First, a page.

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  17. aokman

    aokman Member

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    I quoted Apple because no one else is really speaking about it and they have been working towards it slowly though phones will probably be the first to see it... Also you are quoting raw RAM speeds, you seem to fail to take into account as fast as RAM is, its another part of a PC and data has to be moved in and out of there at far far lower speeds and increased latency.
     
  18. cvidler

    cvidler Member

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    Apple is far from the first to be doing that. They never innovate anything, they just market existing ideas better than most, and sue the rest.

    Not even in the phone market place, Microsoft was doing that back while Apple was still recovering from its circling the drain back in the late 90's/early 2000's with the WindowsCE devices, all RAM devices for programs and data.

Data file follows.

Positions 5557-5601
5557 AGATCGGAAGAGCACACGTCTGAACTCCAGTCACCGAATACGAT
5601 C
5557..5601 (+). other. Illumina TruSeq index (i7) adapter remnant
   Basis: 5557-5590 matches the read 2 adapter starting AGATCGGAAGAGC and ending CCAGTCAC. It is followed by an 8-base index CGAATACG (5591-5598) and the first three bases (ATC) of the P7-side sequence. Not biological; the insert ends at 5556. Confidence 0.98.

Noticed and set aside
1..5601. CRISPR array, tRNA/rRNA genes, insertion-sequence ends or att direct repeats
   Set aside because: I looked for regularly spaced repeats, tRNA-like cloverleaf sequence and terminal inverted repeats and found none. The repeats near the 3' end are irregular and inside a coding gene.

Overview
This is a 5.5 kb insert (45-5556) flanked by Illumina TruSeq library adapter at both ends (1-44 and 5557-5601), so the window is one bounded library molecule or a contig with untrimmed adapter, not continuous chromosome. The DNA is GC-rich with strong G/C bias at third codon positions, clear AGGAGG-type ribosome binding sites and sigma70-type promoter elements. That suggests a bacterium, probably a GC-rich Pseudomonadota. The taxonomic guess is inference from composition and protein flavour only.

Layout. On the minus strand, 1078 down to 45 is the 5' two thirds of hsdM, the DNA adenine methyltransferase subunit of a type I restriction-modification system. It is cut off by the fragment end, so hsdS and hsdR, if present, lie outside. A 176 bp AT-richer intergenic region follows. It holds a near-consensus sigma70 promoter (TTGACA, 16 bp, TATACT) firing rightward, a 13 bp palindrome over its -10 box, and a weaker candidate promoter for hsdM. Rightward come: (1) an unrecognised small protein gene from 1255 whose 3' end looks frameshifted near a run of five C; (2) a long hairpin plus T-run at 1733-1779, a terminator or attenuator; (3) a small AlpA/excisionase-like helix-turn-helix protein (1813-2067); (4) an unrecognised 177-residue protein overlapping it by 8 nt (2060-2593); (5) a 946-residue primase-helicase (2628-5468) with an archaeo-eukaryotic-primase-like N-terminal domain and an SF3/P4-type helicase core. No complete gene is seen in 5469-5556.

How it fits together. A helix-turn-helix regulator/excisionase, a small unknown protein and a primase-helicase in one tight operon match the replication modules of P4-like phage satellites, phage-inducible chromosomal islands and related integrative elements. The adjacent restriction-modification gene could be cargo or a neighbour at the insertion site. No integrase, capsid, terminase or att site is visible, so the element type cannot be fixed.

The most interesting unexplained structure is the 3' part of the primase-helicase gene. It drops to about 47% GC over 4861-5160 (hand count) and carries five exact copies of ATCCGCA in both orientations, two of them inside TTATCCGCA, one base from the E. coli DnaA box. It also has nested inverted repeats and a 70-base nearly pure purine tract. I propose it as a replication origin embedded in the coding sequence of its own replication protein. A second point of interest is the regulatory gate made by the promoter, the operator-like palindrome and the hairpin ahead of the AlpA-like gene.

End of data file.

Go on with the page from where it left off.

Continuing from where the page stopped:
Embedded devices have done it since day dot.

    The reason it's not happening everywhere, is still it's too expensive (in terms of both actual $ and resource constraints on PCB production, available i/o pins etc.) to do it all large enough for PC/Server requirements.

    bloody fanbois.
     
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  19. MR CHILLED

    MR CHILLED D'oh!

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    Still quite high at the moment which sucks : (
     
  20. ^catalyst

    ^catalyst Member

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    Whaa?

    I think you need to re-read my posts or something.

    I also don't think you understand how RAM/memory works in general, your state about it having to have data moved in and out doesn't really make sense. When you benchmark RAM for throughput you get a figure, that is how fast it is. The benchmark moves data in and out of the RAM, that is the very nature of the benchmark. 3500MB/s is similar bandwidth to an early 64-bit desktop computer using DDR(1). That's a fair bit lower than current DDR(4?) ram.

    Plenty of people are marketing NVMe stuff; Apple doesn't even get a look in on google results, stopped looking after page 2.